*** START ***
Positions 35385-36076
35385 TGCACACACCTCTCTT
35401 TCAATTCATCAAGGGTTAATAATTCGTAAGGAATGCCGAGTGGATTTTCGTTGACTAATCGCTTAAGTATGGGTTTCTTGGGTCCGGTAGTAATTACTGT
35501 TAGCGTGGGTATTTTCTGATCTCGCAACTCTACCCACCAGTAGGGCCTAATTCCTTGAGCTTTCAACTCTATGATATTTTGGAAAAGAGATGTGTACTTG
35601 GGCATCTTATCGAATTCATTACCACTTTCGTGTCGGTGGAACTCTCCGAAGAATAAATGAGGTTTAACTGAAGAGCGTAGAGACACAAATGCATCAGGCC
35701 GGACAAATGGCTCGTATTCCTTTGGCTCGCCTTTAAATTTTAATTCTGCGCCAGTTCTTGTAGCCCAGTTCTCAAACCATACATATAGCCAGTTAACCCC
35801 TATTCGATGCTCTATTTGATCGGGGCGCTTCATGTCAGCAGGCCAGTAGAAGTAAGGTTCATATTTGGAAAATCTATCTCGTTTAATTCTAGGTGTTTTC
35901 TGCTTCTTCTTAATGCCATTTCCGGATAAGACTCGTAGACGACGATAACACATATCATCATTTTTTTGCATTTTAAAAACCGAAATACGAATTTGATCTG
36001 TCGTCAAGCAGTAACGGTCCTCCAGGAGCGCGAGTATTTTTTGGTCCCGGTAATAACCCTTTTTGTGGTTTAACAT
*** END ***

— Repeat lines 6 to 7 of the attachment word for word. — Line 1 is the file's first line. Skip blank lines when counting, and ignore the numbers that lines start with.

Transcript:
35701 GGACAAATGGCTCGTATTCCTTTGGCTCGCCTTTAAATTTTAATTCTGCGCCAGTTCTTGTAGCCCAGTTCTCAAACCATACATATAGCCAGTTAACCCC
35801 TATTCGATGCTCTATTTGATCGGGGCGCTTCATGTCAGCAGGCCAGTAGAAGTAAGGTTCATATTTGGAAAATCTATCTCGTTTAATTCTAGGTGTTTTC